In an alternative nonviolent defence, the first point is to deny use of any facilities that would be available in the short term to an invader. So the scuttling of any such facilities – including airports – would be a key factor (p. iv). The second is to make 'them' know in advance that the country was prepared and resistance would be imaginative and ongoing, requiring considerable manpower (sic) to maintain an invasive presence. Both of these points are key deterrents. The population would use economic, social, political and cultural weapons (p. ii); and "choosing the most appropriate responses at a particular time", which would certainly include strikes, boycotts and hidden disobedience. Non-violent resistance to Nazi occupation in Denmark, the Netherlands and Norway (and to some extent France and Belgium) was effective in the Second World War (p. iii) – methods of resistance other than military confused German generals.
An alternative, nonviolent defence would take some time to be introduced, and for the population to be trained (p.iv). It would only work if the population was fully behind it, and that would require persuasion and mobilisation. It should be clear that the techniques and learning would be of use in struggles for justice at home as well as for a nonviolent defence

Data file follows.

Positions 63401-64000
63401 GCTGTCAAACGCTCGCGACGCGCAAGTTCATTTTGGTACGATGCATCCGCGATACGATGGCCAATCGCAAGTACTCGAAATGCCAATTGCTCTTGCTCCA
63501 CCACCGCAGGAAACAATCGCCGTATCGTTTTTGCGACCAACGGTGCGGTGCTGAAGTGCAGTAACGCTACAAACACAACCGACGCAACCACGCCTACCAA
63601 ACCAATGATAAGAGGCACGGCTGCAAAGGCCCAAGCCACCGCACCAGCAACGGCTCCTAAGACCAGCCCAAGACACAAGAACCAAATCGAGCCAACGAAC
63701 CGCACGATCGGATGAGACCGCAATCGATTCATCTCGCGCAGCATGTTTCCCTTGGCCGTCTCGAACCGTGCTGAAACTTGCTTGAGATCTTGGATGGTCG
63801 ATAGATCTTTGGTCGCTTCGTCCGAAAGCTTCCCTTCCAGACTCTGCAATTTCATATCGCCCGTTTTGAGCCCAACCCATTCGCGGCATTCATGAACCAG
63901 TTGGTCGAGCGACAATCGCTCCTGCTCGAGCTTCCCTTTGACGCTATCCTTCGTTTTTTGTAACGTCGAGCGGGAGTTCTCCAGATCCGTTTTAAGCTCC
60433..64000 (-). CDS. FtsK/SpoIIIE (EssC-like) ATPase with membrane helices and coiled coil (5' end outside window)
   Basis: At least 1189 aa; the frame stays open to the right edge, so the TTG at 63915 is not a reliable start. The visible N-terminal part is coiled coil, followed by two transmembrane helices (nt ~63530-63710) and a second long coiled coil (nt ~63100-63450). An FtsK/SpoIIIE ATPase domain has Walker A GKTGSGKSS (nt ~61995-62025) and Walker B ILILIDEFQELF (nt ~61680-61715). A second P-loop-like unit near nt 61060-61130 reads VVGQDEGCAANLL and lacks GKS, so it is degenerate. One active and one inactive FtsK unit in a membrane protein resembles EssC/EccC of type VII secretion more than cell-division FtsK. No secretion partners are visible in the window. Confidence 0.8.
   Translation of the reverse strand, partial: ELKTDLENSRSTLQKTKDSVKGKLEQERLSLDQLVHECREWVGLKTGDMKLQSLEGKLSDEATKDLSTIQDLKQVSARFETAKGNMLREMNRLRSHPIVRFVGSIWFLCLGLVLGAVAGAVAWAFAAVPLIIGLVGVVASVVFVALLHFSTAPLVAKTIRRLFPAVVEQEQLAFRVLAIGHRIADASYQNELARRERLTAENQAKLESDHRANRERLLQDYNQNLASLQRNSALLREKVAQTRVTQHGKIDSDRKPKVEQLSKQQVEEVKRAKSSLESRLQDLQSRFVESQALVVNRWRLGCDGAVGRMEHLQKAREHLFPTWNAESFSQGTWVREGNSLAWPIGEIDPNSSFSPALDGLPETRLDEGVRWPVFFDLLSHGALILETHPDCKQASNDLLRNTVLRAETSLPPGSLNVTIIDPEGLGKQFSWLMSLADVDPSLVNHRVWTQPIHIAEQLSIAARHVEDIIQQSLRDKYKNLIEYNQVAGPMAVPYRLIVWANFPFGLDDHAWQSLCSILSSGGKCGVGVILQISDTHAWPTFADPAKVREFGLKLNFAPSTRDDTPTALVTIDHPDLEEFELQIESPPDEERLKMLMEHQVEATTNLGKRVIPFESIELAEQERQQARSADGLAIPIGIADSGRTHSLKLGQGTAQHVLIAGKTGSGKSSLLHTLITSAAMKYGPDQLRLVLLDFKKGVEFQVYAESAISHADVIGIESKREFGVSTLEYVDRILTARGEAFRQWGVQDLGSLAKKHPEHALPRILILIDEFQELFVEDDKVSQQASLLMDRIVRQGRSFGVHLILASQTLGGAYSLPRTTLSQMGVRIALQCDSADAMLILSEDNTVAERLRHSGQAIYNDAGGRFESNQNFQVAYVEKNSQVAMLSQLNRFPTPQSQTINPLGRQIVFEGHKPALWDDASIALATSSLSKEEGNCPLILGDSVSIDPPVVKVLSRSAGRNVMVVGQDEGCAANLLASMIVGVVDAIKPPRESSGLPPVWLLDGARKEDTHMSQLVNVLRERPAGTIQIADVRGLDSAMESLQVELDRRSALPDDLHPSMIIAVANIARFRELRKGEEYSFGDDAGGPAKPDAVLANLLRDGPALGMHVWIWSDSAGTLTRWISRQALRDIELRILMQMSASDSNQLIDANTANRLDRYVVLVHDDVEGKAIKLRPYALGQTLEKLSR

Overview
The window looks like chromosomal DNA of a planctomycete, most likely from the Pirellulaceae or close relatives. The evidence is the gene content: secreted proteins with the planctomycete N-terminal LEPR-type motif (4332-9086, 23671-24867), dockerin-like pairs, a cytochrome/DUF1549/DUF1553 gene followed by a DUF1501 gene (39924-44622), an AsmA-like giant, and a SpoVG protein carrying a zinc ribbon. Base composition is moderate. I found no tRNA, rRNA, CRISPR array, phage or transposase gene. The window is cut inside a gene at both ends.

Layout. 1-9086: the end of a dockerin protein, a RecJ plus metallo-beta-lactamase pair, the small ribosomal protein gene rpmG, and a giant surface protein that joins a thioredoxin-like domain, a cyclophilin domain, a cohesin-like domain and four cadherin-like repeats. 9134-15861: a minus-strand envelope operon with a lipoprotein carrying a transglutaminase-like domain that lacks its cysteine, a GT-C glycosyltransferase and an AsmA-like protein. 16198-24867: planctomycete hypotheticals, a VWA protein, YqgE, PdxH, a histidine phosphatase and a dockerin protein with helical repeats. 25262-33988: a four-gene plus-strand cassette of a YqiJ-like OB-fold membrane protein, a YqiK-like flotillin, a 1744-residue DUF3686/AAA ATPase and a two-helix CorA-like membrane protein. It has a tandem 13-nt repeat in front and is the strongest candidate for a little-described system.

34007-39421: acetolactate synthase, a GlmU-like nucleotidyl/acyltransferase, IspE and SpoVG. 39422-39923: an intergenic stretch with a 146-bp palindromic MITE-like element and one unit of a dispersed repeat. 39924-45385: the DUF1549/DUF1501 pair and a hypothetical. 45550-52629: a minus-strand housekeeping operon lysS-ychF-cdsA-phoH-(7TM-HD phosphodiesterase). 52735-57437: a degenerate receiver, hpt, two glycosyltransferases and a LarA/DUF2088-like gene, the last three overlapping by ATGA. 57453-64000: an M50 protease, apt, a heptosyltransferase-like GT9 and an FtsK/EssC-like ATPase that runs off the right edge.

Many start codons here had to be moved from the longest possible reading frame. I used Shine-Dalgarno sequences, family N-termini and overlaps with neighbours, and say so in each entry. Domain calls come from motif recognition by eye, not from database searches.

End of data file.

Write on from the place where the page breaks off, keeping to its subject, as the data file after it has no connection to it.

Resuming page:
A communication system would be needed for when communication systems are down (p. iv); while social media could be important in communicating and galvanising people, it cannot be assumed that any particular means of communication would still be 'up', and therefore more old fashioned and/or inventive systems would have to be utilised.
The pamphlet also looks briefly at the issues of Northern Ireland being part of a NATO-member state and the Irish military nationalist tradition (p. vi).
I will end with the same quote as I did in the pamphlet, from the War Resisters' International in 1982: "It is clear that the subject of nonviolent defence is not the defence of a territory but a defence of those values which are necessary to reach a more egalitarian society on economic, social, political and cultural levels. Nonviolent Popular Defence is part of the struggle for a change in society now, and cannot be a result of a possible change of society in the future. It is also a transnational process."
The 1990 the War Resisters' International held a conference on 'social defence' and a book arising from this, "Nonviolent Struggle and Social Defence", is available on their website at a reduced price, along with the c edition of the "Handbook for Nonviolent Campaigns".